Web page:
University of Rochester, Strong Memorial Hospital Rochester, NY
Ashley Thompson, MD1, Natalie C. Penn, MD2, Nicholas Bartell, MD3, Krystle Bittner, MPH4, Sarah Enslin, PA-C3, Asad Ullah, MD3, Truptesh Kothari, MD, MS3, Vivek Kaul, MD, FACG3, Shivangi Kothari, MD, FACG3; 1University of Rochester, Strong Memorial Hospital, Rochester, NY; 2University of Rochester Medical Center, Strong Memorial Hospital, Rochester, NY; 3University of Rochester Medical Center, Rochester, NY; 4University of Rochester, Rochester, NY
Introduction: Successful endoscopic retrograde cholangiopancreatography (ERCP) is reliant upon cannulation of the targeted duct; however, standard methods of selective biliary cannulation have been reported to fail in 15-35% of cases. Needle knife sphincterotomy (NKS) can be utilized to achieve biliary access when conventional approaches fail. There is limited data available regarding the safety and efficacy of NKS in ERCP. Our aim was to assess the safety and efficacy of NKS in ERCP to achieve biliary access in cases with difficult cannulation at a high-volume academic tertiary care referral center. Methods: This study was an IRB-approved retrospective chart review of a prospectively maintained database of patients presenting for ERCP at our center between 6/1/17 and 5/31/2020. Any patient that underwent ERCP utilizing NKS for biliary access was eligible for inclusion. Patient, procedure and adverse events (AE) details were recorded. Analysis was performed using descriptive statistics (frequency distribution, mean, and standard deviation). Results: A total of 2,199 ERCP procedures were performed during the study period, of which 158 required NKS for biliary access in 155 patients. The majority of patients were female (52.9%) with a mean age of 61.7 years (Table 1). Procedural and safety data are summarized in Table 2. NKS was successful in achieving deep biliary cannulation in 91.1% (n = 144/158) of cases. ERCP was repeated in 9/14 patients that failed despite NKS (mean number of days following first attempt = 3.22), with successful biliary access in 66.7% (n = 6/9). The 30-day post-ERCP adverse event (AE) rate was 17.1% (n = 27/158; occurring at 6.4 ± 8.9days) and included: post-ERCP pancreatitis (n = 11; 7.0 %), perforation (n = 3; 1.9%), cholangitis (n = 1; 0.6%), post-sphincterotomy bleeding (n = 2; 1.3%), sepsis attributed to aspiration pneumonia (n = 1; 0.6%), obstructed CBD stent (n = 2; 1.3%), post-procedure arrhythmia (SVT) (n = 1; 0.6%), self-limited post-procedural abdominal pain (n = 1; 0.6%), AKI with concurrent C. difficle infection (n = 1; 0.6%), and death (n = 4; 2.5%). Of patients with post-ERCP pancreatitis, 9/11 (81.8%) had a PD stent placed. The majority of AE’s were mild or moderate in severity (n = 19/27; 70.3%). No deaths were associated with NKS or ERCP procedure. Discussion: In ERCP cases with difficult biliary cannulation, NKS is highly successful, safe and effective in achieving biliary access when standard techniques fail.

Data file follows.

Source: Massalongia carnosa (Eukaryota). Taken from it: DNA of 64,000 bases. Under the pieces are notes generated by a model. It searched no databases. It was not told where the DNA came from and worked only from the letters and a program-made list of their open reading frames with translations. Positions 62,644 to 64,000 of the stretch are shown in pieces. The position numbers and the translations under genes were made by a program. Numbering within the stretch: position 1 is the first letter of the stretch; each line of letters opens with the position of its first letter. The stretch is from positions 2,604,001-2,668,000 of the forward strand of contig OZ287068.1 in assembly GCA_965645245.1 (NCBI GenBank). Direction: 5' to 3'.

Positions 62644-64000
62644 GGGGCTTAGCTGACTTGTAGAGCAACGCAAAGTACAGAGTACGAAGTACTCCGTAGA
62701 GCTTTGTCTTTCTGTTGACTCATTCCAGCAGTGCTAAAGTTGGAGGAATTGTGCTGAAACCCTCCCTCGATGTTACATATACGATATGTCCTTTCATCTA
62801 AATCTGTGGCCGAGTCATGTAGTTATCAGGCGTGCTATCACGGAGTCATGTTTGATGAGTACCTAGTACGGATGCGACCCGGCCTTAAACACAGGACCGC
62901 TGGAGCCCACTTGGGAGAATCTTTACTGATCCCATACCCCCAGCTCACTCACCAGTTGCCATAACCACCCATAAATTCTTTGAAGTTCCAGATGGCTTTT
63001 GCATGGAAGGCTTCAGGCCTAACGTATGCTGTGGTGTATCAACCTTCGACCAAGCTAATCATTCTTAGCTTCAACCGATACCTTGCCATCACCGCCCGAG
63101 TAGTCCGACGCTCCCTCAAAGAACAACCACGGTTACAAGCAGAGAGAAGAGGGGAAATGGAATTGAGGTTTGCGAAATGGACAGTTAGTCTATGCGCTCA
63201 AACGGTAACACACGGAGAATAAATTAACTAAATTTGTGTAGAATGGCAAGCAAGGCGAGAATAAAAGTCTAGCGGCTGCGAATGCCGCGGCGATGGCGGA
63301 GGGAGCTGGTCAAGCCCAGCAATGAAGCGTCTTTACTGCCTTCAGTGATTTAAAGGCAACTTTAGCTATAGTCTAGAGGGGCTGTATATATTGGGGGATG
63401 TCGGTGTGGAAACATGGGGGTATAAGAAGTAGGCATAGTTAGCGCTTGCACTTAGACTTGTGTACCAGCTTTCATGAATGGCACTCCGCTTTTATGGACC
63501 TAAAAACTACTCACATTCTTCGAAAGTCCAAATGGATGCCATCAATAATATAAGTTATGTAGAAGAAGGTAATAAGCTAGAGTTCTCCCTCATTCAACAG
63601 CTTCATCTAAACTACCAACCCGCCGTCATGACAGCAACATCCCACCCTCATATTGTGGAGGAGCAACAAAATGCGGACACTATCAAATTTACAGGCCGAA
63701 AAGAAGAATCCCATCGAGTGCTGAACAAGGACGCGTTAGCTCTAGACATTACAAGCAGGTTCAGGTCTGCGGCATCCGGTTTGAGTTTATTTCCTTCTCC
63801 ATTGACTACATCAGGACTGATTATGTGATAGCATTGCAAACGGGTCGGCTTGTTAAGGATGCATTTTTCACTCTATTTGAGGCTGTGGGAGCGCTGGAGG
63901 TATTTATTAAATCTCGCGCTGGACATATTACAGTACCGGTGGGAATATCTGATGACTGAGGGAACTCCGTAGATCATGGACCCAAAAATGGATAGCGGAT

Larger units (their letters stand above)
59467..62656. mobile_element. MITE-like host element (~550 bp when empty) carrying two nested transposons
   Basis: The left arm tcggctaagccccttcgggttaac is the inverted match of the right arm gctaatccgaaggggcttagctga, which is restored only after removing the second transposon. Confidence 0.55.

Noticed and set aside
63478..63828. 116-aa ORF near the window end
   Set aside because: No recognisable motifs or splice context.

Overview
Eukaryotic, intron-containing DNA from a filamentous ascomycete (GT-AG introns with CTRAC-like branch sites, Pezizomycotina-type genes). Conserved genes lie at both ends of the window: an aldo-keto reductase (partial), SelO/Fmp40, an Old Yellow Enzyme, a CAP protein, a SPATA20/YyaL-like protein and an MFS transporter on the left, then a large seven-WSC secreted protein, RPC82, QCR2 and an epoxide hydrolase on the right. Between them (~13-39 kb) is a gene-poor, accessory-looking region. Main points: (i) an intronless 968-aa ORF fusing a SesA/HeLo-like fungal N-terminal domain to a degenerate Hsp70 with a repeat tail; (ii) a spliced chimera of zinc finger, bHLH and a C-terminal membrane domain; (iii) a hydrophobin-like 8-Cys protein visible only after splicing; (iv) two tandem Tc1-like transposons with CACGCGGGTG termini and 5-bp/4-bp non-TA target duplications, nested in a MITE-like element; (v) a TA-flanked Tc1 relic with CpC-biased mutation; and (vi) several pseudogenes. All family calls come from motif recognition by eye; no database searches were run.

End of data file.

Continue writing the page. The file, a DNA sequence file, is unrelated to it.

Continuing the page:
Disclosures: Ashley Thompson indicated no relevant financial relationships. Natalie Penn indicated no relevant financial relationships. Nicholas Bartell indicated no relevant financial relationships. Krystle Bittner indicated no relevant financial relationships. Sarah Enslin indicated no relevant financial relationships. Asad Ullah indicated no relevant financial relationships. Truptesh Kothari indicated no relevant financial relationships. Vivek Kaul indicated no relevant financial relationships. Shivangi Kothari indicated no relevant financial relationships.